For the first three weeks of naval training they had primarily been in class rooms.
There was physical training each morning, followed by classroom training on ranks and protocols and anything else they might need to know about how the military worked.
They had a small amount of weapons training, but it mostly consisted of learning the ins and outs of their Saber Mark III rifles. The rifle was standard issue for all navy soldiers.
For the fourth and fifth weeks they had gotten into melee combat training, more advanced targeting with their rifles, ship operations, and a few small mock skirmishes.
It was now week six, and Ven felt her adrenaline begin to pump as the boat beneath her skipped across the water.
She and five other cadets were on a twenty foot high speed gunboat racing across the ocean.
In most of her childhood she had been on land, or underwater, but ever since the first time she stood on a ship cutting through the waves she fell in love with being on the surface of the sea.
The deck below her bounced lightly with each wave they cut through, and the wind whipped through her hair,
pulling it behind her as she gazed forward through binoculars from the bow of the ship. The seas were as calm as they got, and the sky was blue.
Ven thought to herself about what a beautiful day it was as she scanned the horizon. There, just at the edge of her vision, she saw what they were looking for.
“Ship, two o’clock!” She shouted it to the crew behind her.
“Confirmed,” the “first mate” for this exercise, Colton was his name.
He dropped his binoculars, revealing his brown eyes while his brown curled, and shortly cut hair tried its best to blow in the wind.
At six foot four he was slightly taller than the “captain,” who stood beside him. Ven continued to scan the horizon, occasionally returning to keep an eye on the ship while Metrin, spoke up.
“Changing course. Everyone on your toes.” Ven’s legs moved to keep her balance as the boat made the small adjustment to their new heading.
Their training mission had gone bust. Initially their ship and another vessel had been tasked to find and respond to an sos. The ships themselves were relics with virtually no electronics.
They carried no armaments other than the soldiers standard issue rifles, and were not set up to withstand combat.
The old ships were meant to teach them how to survive if everything else should go wrong. Their sister ship had reported finding the ship but had then gone silent.
For the last ten minutes they’d been headed to its last known location.
They were too far to see if the boat on the horizon was theirs or the S.O.S. Ven looked more and more, hoping to determine which it was, but until they got closer they had to wait.
Metrin had been trying the radio, but no one had been responding. If the ship had one or wanted to talk, it would have responded before Ven could have spotted it.
Five minutes had gone by and no one had said a thing, there was just the steady thump thump of the waves and the sound of wind whipping by.
At last Ven could see the ship better, but it wasn’t theirs. She shouted to notify Metrin and Colton.
Metrin held the wheel while Colton and the other two crew members, each on the side of their ship, reached for their rifles.
Standard protocol was to assume any unknown vessel was hostile, but not to initiate hostilities until confirmed.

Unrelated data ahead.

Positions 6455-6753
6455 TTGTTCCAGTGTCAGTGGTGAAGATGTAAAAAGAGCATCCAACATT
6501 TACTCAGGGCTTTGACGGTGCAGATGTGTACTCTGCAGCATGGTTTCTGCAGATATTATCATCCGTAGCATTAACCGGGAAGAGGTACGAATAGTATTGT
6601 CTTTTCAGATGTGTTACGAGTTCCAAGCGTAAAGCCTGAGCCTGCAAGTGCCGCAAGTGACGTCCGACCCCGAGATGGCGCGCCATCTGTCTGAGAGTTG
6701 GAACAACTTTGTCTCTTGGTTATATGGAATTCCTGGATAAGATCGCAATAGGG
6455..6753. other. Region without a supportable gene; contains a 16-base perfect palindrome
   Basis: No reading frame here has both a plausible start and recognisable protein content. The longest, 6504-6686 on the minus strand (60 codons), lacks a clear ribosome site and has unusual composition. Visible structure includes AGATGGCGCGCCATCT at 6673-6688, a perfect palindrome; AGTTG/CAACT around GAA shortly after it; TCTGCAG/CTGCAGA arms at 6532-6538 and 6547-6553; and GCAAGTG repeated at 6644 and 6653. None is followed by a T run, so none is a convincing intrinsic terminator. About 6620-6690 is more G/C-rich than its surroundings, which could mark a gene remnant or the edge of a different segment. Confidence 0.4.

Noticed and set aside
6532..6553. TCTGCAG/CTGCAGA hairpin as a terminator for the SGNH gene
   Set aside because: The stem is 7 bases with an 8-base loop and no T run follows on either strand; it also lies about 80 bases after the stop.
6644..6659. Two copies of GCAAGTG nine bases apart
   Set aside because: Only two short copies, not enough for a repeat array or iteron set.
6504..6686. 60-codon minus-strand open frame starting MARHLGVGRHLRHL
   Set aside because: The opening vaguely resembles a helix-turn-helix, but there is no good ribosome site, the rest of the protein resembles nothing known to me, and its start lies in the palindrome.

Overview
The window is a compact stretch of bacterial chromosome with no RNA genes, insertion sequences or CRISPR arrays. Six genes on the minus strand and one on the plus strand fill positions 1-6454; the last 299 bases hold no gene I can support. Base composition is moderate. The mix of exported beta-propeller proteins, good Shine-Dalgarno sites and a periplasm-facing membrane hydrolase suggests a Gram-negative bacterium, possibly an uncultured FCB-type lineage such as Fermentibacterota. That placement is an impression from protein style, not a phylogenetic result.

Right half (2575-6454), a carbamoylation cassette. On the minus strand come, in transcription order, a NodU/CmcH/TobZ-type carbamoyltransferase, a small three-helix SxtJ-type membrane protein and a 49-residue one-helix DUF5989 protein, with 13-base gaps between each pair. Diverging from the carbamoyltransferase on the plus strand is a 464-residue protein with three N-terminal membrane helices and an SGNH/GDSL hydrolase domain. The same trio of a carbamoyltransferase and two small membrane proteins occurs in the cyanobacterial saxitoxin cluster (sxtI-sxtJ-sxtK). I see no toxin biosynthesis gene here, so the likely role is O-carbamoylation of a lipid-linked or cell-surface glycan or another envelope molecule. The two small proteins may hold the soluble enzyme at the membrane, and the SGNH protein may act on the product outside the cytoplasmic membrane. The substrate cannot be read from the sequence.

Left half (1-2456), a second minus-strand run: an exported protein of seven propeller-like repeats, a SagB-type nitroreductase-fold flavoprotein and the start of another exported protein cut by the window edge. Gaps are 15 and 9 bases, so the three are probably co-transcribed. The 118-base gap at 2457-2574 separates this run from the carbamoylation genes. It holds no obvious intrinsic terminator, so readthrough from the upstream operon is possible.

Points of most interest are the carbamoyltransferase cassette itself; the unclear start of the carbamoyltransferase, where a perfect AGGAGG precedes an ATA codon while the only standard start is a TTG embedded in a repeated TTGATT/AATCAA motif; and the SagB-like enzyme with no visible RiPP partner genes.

The ship had no one on board and it made no movements as they approached it. It was unlike any vessel that Ven had ever seen.
With a sleek black profile, it was nearly seventy feet long, and almost entirely submerged. All that sat above the surface was a wide flat deck with a small railing around it.
Looking into the water, it appeared that the ship was nearly ten to twenty feet longer at it’s longest point, which was roughly ten feet below the water surface.
It was wide too, nearly twenty feet across.
Ven yelled as she saw it, but they were too close to do anything. The slim black shape of a torpedo bolted from the strange ship and hit the broadside of theirs.
Their ship lurched and shifted to one side as watered sprayed up from where the explosion had been.
“Abandon ship” Metrin yelled as he and Colton bolted to the back of the ship where a single life raft lay. Colton ripped the emergency cord and the raft rapidly began to inflate to size.
In a seamless motion he grabbed the side of the still inflating raft and hurled it over the side of the ship,
not waiting to see if anyone else was with him he jumped off the side of the vessel as well.
Metrin and one of the others were behind him in seconds and by the time Ven and the last man, Kerrel was his name, looked over the side the other three were already taking up the whole raft.
Ven stared in bewilderment. There wasn’t enough room. Kerrel hadn’t paused like Ven, and in seconds he was in the sea, fighting with the others to get on the raft.
There was no point in trying with that thing. Ven thought to herself as she turned around.
The other ship still sat next to them, though it still didn’t move and there was no sign of any other torpedoes. It was as though it was simply waiting to confirm the kill.
The boat she was on was sinking faster, and Ven didn’t think it had more than a minute, maybe two. Looking around her she saw no other options.
So she grabbed her rifle off the deck, and slung it over her back before running to dive into the water herself. But she didn’t go off the side to fight over the raft.
Instead, she jumped off the opposite side, and disappeared beneath the water for several seconds before reemerging next to the strange ship.
Hair wet and slicked back against her scalp, she grabbed the lowest part of the railing, and pulled herself on deck.